Help in understanding why this query works please

hi

I am new to Cypher and implementing a Financial Crime DB.

This is for a superannuation product and my schema is -
(Member), (BankAccount), (EmailAddress), (MobileNumber) and (IPAddress).
And relationships between all these nodes of USES.

I needed to derive for an email pattern any members with this email and did they have payments, this Cypher gave accurate results ( as the DBAs ran theirs in their OLTP database) but I am confused on what it is doing as I have not mentioned any 'real' nodes and in particular returns the EmailAddress node and has filtered the list to only those who have a BankAccount node.

It is just searching everything maybe ?

WITH ['.aol.com.', '.yandex.com.', '.fastemail.com.'] AS emaillist
UNWIND emaillist AS emailextension
match (email) -- (member) -- (bankaccount)
WITH emailextension, email
WHERE email.name =~ emailextension
and exists (bankaccount.name )
and member.status = 'Current'
RETURN * limit 10

Thanks in advance :)

WITH ['.aol.com.', '.yandex.com.', '.fastemail.com.'] AS emaillist
UNWIND emaillist AS emailextension

This is part of your query is assigning values to your variable
and looping over it and it can be explained with help of a psuedo code

emailList = ['.aol.com.', '.yandex.com.', '.fastemail.com.'],
emailList.foreach((emailExtension) => {
    // you will get  indiviual email extenstion value in it  
)

and you can think rest of your query is executed inside of this forEach.

Now coming to the MATCH clause

match (email) -- (member) -- (bankaccount)
WITH emailextension, email

This returns a nodes with the relationship as you have defined in your schema.
Relationship is expressed as a member having a email and a bank account.

WITH clause passes the variables you have defined to next operations.

WHERE email.name =~ emailextension
and exists (bankaccount.name )
and member.status = 'Current'
RETURN * limit 10

WHERE clause is used perform a regex check on the email, so that it has a following email extension in it and EXISTS clause is used here to check the if the email is existing in the bank account. Rest of cypher is use to look if Bank account associated with that member has a status of current and returns the first 10 nodes.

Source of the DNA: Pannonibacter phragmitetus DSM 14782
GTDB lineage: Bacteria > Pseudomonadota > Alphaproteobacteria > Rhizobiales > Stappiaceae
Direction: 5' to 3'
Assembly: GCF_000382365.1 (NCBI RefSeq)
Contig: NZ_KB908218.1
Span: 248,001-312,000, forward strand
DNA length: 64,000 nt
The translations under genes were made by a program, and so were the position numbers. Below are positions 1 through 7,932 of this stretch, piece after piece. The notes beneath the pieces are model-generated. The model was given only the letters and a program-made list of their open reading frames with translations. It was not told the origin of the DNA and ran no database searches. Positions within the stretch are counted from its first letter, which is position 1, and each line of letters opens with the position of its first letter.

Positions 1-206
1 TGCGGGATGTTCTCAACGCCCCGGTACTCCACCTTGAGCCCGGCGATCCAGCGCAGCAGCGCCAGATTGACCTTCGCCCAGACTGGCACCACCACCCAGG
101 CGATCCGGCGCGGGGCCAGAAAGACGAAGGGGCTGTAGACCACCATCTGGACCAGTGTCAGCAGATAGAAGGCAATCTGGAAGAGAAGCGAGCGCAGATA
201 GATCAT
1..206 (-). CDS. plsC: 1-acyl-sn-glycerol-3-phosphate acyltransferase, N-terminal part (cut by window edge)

Please familiarize yourself with labels! These are like types for nodes!

Right now in all your queries, you aren't using labels at all! This means that Cypher will perform all nodes scans to find nodes in your database, and won't restrict nodes to the types that you want!

Labels start with a colon, so use (e:Email) for an :Email labeled node bound to the e variable, Cypher will be able to check only :Email nodes in the database to find it, which is much faster than having to try every node in the database.

Also, when you have created indexes (to speed up matching by a property on nodes of a certain label), then you NEED labels in your MATCH pattern in order for the index to be used.

hi Andrew,

Thanks for the reply. I tried to use labels, and found an example like the one i have used in neo4j help. I understand that i was not using labels at all, which is why i wondered what it was actually doing and you have confirmed 'scanning everything'.
I was just having trouble as i could not get CONTAINS and 'wildcard' approach to work.
Basically needed to find any 'current' members with these types of emails and have a bank account...

Being extremely experienced in SQL, still converting my mind to neo4j..

Thanks
Felicity

Well first of all let's fix up the original query. I've added labels where appropriate, and changed around the order of some of the lines:

WITH ['.aol.com.', '.yandex.com.', '.fastemail.com.'] AS emaillist
UNWIND emaillist AS emailextension
MATCH (email:Email) -- (member:Member) -- (account:BankAccount)
WHERE email.name =~ emailextension
  and exists (account.name )
  and member.status = 'Current'
RETURN emailextension, email
LIMIT 10

Some things to note:
The MATCH here shows a pattern between :Email, :Member, and :BankAccount nodes, but only that they are connected to each other in this way, no information is provided as to the type or direction of the relationships that connect them. Maybe this is intended, but if certain restrictions exist on the relationship types or directions, then that should be included in the pattern.

The first WHERE clause uses a regular expression check on email.name. That won't leverage any indexes that you set up for faster matching. Since these are extensions, a better check might be to use ENDS WITH, as in: WHERE email.name ENDS WITH emailextension, however you would need to alter your inputs accordingly.

Usually * isn't used all that often, you'll normally want to be specific about the variables you are returning, or are ferrying along in WITH clauses.

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